Music Banned in Nigeria-Edition

This Weekend Music Break, No. 83, features eighteen pop songs that can't be played on Nigerian airwaves. You can still listen on your phone or watch the videos on Youtube.

A still from the music video for :Yayo" by Phyno, one of the most popular songs of 2014 in Nigeria.

This summer Nigeria’s Broadcasting Corporation, or whoever is in charge of censoring content there, decided to ban 18 pop songs from outlets  falling under its jurisdiction for either containing “vulgar lyrics,” “obscene video” or something else. What is interesting is that except for two songs by Omarion featuring Chris Brown and Jhene Aoki (“Post to Be”) and Nicki Minaj (“Anaconda”), most of the songs are by Nigerian pop stars. Musicians like Davido, Naeto C, Olamide, Wizkid, etcetera have seen their music banned. Which makes us conclude, that for all that talk of Nigerians as a chaste, church going lot (the view that the government and governing elites want to convey), they’re not that innocent.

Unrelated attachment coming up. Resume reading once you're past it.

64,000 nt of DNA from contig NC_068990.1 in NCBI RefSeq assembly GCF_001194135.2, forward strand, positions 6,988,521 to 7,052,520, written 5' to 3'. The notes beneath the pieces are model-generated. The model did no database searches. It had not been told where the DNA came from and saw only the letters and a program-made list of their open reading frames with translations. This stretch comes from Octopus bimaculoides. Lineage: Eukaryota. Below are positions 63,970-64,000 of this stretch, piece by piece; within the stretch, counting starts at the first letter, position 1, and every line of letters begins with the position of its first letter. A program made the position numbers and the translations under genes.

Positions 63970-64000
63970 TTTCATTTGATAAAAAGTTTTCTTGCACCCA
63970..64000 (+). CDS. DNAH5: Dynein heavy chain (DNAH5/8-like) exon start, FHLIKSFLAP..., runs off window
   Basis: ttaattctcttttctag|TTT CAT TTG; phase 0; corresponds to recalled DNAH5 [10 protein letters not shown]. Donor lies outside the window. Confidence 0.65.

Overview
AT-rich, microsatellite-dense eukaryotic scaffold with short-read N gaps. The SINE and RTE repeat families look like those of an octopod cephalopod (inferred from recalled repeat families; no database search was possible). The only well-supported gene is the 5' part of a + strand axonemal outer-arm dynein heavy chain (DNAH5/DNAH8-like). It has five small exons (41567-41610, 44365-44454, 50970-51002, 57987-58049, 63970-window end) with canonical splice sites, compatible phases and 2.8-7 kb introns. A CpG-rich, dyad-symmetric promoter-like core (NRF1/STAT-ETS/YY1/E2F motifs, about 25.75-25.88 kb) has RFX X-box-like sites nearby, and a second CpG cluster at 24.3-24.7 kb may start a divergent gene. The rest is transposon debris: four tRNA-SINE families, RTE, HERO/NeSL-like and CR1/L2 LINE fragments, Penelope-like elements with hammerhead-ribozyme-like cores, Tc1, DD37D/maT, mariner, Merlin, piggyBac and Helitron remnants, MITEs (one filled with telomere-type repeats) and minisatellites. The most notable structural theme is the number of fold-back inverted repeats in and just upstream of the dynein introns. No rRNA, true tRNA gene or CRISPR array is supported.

In any case, while the music is banned on the public airwaves, they can still be played in clubs or in your car or streamed on your phone.

Banning music on Nigeria’s airwaves is not new. During the Biafran War, Rex Lawson was arrested over his music supporting Igbo nationalists. Most famously Fela Kuti fell foul of Nigeria’s censors numerous times. You can’t sing of the excesses of the various military regimes or the corrupt business class without pissing them off.  Nigeria’s constitution guarantees freedom of expression, but that doesn’t stop the censors.  Two years ago, the music video for Iyanya’s song “Head Swell” was banned for broadcast on Nigerian TV for adult themes. You could watch it online though. Around the same time the video for P Square’s “Alingo,” mostly images of dancers dressed in black demin accessorized by chains and gyrating in cages, was also censored.

So here, dear reader are the list of those 18 songs that have recently been banned presented as a #WeekendMusicBreak playlist.

Further Reading